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Characterization of tRNA expression profiles in large offspring syndrome



Assisted Reproductive Technologies (ART) use can increase the risk of congenital overgrowth syndromes, such as large offspring syndrome (LOS) in ruminants. Epigenetic variations are known to influence gene expression and differentially methylated regions (DMRs) were previously determined to be associated with LOS in cattle. We observed DMRs overlapping tRNA clusters which could affect tRNA abundance and be associated with tissue specificity or overgrowth. Variations in tRNA expression have been identified in several disease pathways suggesting an important role in the regulation of biological processes. Understanding the role of tRNA expression in cattle offers an opportunity to reveal mechanisms of regulation at the translational level. We analyzed tRNA expression in the skeletal muscle and liver tissues of day 105 artificial insemination-conceived, ART-conceived with a normal body weight, and ART-conceived bovine fetuses with a body weight above the 97th percentile compared to Control-AI.


Despite the centrality of tRNAs to translation, in silico predictions have revealed dramatic differences in the number of tRNA genes between humans and cattle (597 vs 1,659). Consistent with reports in human, only a fraction of predicted tRNA genes are expressed. We detected the expression of 474 and 487 bovine tRNA genes in the muscle and liver with the remainder being unexpressed. 193 and 198 unique tRNA sequences were expressed in all treatment groups within muscle and liver respectively. In addition, an average of 193 tRNA sequences were expressed within the same treatment group in different tissues. Some tRNA isodecoders were differentially expressed between treatment groups. In the skeletal muscle and liver, we categorized 11 tRNA isoacceptors with undetected expression as well as an isodecoder that was unexpressed in the liver (SerGGA). Our results identified variation in the proportion of tRNA gene copies expressed between tissues and differences in the highest contributing tRNA anticodon within an amino acid family due to treatment and tissue type. Out of all amino acid families, roughly half of the most highly expressed tRNA isoacceptors correlated to their most frequent codon in the bovine genome.


Although the number of bovine tRNA genes is nearly triple of that of the tRNA genes in human, there is a shared occurrence of transcriptionally inactive tRNA genes in both species. We detected differential expression of tRNA genes as well as tissue- and treatment- specific tRNA transcripts with unique sequence variations that could modulate translation during protein homeostasis or cellular stress, and give rise to regulatory products targeting genes related to overgrowth in the skeletal muscle and/or tumor development in the liver of LOS individuals. While the absence of certain isodecoders may be relieved by wobble base pairing, missing tRNA species could increase the likelihood of mistranslation or mRNA degradation.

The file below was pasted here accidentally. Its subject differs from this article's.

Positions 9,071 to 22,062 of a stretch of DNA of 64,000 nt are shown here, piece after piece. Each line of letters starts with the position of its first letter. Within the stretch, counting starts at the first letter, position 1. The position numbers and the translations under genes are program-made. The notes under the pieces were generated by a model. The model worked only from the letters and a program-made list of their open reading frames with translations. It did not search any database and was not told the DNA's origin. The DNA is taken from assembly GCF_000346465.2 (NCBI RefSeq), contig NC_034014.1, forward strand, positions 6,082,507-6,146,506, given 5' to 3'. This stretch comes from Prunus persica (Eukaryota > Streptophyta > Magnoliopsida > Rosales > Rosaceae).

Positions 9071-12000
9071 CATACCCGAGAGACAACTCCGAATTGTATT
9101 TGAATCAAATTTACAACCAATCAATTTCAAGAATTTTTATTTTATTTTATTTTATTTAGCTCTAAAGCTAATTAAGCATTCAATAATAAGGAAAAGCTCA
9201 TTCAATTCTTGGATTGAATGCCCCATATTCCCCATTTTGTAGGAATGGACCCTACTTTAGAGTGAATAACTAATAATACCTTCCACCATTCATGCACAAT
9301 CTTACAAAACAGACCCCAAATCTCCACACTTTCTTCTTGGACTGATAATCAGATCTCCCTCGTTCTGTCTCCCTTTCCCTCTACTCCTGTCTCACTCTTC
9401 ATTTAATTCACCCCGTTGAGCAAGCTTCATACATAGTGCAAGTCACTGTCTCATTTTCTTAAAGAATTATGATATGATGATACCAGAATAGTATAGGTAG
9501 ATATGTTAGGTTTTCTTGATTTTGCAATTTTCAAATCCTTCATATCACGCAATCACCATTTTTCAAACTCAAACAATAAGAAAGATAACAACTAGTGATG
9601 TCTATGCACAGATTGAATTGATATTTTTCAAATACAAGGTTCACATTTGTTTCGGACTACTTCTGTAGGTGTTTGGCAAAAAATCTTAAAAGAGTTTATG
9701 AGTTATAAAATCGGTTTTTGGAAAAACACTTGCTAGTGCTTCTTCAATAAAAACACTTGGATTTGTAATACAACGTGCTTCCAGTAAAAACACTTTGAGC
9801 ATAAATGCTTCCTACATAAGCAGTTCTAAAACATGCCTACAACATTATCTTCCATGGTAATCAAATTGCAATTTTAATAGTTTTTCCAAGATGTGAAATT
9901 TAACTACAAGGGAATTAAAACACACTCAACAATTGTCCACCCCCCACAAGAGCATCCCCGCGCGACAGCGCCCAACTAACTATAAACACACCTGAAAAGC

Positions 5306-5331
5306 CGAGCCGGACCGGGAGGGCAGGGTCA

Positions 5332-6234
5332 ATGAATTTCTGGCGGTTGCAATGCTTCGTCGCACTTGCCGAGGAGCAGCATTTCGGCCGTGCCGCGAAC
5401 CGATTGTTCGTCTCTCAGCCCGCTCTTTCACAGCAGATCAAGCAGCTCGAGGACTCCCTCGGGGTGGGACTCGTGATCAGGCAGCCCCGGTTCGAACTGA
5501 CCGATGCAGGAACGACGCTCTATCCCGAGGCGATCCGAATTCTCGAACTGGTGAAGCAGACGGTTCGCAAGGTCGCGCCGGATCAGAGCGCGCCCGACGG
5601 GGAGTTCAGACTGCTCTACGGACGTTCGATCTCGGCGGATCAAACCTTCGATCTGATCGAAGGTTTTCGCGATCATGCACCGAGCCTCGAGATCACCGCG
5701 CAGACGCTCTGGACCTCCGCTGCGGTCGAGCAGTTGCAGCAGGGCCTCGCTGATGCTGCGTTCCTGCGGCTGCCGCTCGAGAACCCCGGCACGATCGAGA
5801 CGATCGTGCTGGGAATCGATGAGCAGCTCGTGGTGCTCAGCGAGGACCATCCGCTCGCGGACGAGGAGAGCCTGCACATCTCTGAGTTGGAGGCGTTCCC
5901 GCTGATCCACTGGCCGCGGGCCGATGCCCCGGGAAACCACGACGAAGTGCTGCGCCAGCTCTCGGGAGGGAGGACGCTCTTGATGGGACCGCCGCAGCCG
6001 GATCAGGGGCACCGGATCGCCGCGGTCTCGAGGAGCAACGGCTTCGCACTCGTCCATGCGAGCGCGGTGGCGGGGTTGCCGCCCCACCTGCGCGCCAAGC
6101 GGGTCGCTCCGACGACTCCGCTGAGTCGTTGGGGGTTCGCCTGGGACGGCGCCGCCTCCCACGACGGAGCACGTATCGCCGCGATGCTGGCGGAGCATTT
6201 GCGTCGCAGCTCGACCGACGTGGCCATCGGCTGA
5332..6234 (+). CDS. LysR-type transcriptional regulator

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Assisted Reproductive Technologies (ART) are treatments that increase chances of conception and remedy infertility, which include in vitro fertilization, embryo culture, oocyte in vitro maturation, and embryo transfer [1]. ART is extensively used in human medicine as well as the livestock industry [2,3,4]. However, the utilization of ART can increase the risk of congenital overgrowth syndromes, such as Beckwith-Wiedemann syndrome (BWS) in humans and large offspring syndrome (LOS) in ruminants [5, 6]. Shared phenotypes between BWS and LOS includes a birth weight above the 97th percentile compared to the general population, an enlarged tongue, umbilical hernia, asymmetrical development, and in humans, an increased chance of tumor development [7,8,9].

DNA methylation is an epigenetic modification that controls gene expression. We previously identified a dysregulation of (m)RNA transcripts in LOS and regions with aberrant DNA methylation, and some of these regions were associated with loss of imprinting at imprinted domains [10]. Distinct sets of tissue-specific methylation patterns in cattle have been described, yet the regulatory impacts of these regions are poorly understood [11]. A report found that 24.59% and 22.43% of transfer RNA (tRNA) genes are methylated in fetal and adult bovine muscle tissue [12] and elevated methylation levels at tRNA gene clusters have been identified which resulted in transcriptional repression and demonstrated that epigenetic mechanisms can fine tune tRNA expression [13]. In addition, recent tRNA studies in human cancer have indicated that DNA methylation interferes with the binding of the transcriptional machinery (RNA polymerase III & TFIIIC) to the promoter of tRNA genes and inhibits tRNA expression [14]. We have observed DNA methylation overlapping tRNA gene clusters [10]. This suggests differential methylation of tRNA genes may lead to altered spatio-temporal tRNA expression in epigenetic disorders, such as bovine LOS. However, the mechanisms underlying tRNA availability and its relationship to tissue specificity or overgrowth has not been investigated.